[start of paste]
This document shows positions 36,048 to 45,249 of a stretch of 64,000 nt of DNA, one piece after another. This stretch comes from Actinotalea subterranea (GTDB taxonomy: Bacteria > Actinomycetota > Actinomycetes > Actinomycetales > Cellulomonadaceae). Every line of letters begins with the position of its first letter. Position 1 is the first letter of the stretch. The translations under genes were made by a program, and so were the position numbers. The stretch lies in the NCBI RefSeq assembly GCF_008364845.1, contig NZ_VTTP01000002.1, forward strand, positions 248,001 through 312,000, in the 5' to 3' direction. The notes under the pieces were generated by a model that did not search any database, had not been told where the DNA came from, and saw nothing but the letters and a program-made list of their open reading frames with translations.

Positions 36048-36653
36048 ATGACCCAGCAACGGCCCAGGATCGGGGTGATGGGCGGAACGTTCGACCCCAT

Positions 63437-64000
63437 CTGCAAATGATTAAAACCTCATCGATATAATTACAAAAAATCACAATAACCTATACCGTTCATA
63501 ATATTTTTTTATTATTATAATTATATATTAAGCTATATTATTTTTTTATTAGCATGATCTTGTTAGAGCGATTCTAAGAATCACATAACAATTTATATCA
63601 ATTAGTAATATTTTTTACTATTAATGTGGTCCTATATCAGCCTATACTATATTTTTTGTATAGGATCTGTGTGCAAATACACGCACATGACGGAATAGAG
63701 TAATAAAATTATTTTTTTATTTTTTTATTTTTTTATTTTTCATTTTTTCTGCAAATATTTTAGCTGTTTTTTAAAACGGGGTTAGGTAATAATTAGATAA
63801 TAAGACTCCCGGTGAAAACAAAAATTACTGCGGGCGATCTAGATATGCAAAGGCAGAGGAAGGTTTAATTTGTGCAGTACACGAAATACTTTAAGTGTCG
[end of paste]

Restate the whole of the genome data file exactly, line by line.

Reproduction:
This document shows positions 36,048 to 45,249 of a stretch of 64,000 nt of DNA, one piece after another. This stretch comes from Actinotalea subterranea (GTDB taxonomy: Bacteria > Actinomycetota > Actinomycetes > Actinomycetales > Cellulomonadaceae). Every line of letters begins with the position of its first letter. Position 1 is the first letter of the stretch. The translations under genes were made by a program, and so were the position numbers. The stretch lies in the NCBI RefSeq assembly GCF_008364845.1, contig NZ_VTTP01000002.1, forward strand, positions 248,001 through 312,000, in the 5' to 3' direction. The notes under the pieces were generated by a model that did not search any database, had not been told where the DNA came from, and saw nothing but the letters and a program-made list of their open reading frames with translations.

Positions 36048-36653
36048 ATGACCCAGCAACGGCCCAGGATCGGGGTGATGGGCGGAACGTTCGACCCCAT

Positions 63437-64000
63437 CTGCAAATGATTAAAACCTCATCGATATAATTACAAAAAATCACAATAACCTATACCGTTCATA
63501 ATATTTTTTTATTATTATAATTATATATTAAGCTATATTATTTTTTTATTAGCATGATCTTGTTAGAGCGATTCTAAGAATCACATAACAATTTATATCA
63601 ATTAGTAATATTTTTTACTATTAATGTGGTCCTATATCAGCCTATACTATATTTTTTGTATAGGATCTGTGTGCAAATACACGCACATGACGGAATAGAG
63701 TAATAAAATTATTTTTTTATTTTTTTATTTTTTTATTTTTCATTTTTTCTGCAAATATTTTAGCTGTTTTTTAAAACGGGGTTAGGTAATAATTAGATAA
63801 TAAGACTCCCGGTGAAAACAAAAATTACTGCGGGCGATCTAGATATGCAAAGGCAGAGGAAGGTTTAATTTGTGCAGTACACGAAATACTTTAAGTGTCG